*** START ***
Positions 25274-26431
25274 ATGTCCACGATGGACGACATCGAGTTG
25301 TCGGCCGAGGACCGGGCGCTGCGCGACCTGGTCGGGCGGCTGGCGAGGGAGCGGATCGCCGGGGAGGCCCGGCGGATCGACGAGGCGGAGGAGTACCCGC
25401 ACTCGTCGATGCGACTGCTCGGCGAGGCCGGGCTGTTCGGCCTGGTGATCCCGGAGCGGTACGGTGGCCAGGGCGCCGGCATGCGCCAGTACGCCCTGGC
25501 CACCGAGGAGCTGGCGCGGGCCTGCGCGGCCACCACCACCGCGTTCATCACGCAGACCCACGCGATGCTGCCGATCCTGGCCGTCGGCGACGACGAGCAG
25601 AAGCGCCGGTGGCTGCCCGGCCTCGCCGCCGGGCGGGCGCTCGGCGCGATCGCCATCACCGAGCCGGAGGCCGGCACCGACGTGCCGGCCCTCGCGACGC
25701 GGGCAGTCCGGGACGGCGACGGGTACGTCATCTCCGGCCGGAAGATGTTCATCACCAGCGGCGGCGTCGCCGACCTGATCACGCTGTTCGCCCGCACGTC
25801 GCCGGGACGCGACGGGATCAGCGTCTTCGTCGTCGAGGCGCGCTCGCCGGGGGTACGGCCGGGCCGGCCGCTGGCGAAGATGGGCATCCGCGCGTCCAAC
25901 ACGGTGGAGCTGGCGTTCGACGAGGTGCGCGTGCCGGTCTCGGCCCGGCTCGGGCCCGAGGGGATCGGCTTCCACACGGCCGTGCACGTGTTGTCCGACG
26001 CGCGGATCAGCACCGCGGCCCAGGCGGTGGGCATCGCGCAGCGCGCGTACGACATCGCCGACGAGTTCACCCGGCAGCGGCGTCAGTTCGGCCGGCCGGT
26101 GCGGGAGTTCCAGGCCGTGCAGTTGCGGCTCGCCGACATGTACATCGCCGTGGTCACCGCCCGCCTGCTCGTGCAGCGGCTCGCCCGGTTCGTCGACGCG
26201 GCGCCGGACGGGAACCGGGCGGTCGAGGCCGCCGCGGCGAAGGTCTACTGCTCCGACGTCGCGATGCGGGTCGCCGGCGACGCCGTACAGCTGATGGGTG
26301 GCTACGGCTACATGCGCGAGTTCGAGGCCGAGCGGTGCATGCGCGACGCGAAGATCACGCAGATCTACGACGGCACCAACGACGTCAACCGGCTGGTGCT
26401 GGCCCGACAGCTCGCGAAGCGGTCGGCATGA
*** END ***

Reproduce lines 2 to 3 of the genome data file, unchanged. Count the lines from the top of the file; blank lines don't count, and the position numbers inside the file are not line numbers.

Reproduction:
25274 ATGTCCACGATGGACGACATCGAGTTG
25301 TCGGCCGAGGACCGGGCGCTGCGCGACCTGGTCGGGCGGCTGGCGAGGGAGCGGATCGCCGGGGAGGCCCGGCGGATCGACGAGGCGGAGGAGTACCCGC